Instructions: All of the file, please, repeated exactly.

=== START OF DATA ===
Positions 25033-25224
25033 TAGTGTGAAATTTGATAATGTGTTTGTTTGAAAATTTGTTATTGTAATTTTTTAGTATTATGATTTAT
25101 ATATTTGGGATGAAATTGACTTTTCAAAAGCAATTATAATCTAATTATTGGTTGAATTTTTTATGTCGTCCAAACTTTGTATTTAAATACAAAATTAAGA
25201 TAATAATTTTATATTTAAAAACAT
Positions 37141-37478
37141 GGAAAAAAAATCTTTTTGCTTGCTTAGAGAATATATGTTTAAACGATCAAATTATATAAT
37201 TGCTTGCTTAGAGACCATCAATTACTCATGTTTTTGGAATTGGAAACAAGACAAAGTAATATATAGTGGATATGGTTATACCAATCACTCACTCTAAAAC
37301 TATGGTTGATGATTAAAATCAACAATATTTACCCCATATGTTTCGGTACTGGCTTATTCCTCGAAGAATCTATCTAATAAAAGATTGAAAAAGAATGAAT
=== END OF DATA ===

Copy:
Positions 25033-25224
25033 TAGTGTGAAATTTGATAATGTGTTTGTTTGAAAATTTGTTATTGTAATTTTTTAGTATTATGATTTAT
25101 ATATTTGGGATGAAATTGACTTTTCAAAAGCAATTATAATCTAATTATTGGTTGAATTTTTTATGTCGTCCAAACTTTGTATTTAAATACAAAATTAAGA
25201 TAATAATTTTATATTTAAAAACAT
Positions 37141-37478
37141 GGAAAAAAAATCTTTTTGCTTGCTTAGAGAATATATGTTTAAACGATCAAATTATATAAT
37201 TGCTTGCTTAGAGACCATCAATTACTCATGTTTTTGGAATTGGAAACAAGACAAAGTAATATATAGTGGATATGGTTATACCAATCACTCACTCTAAAAC
37301 TATGGTTGATGATTAAAATCAACAATATTTACCCCATATGTTTCGGTACTGGCTTATTCCTCGAAGAATCTATCTAATAAAAGATTGAAAAAGAATGAAT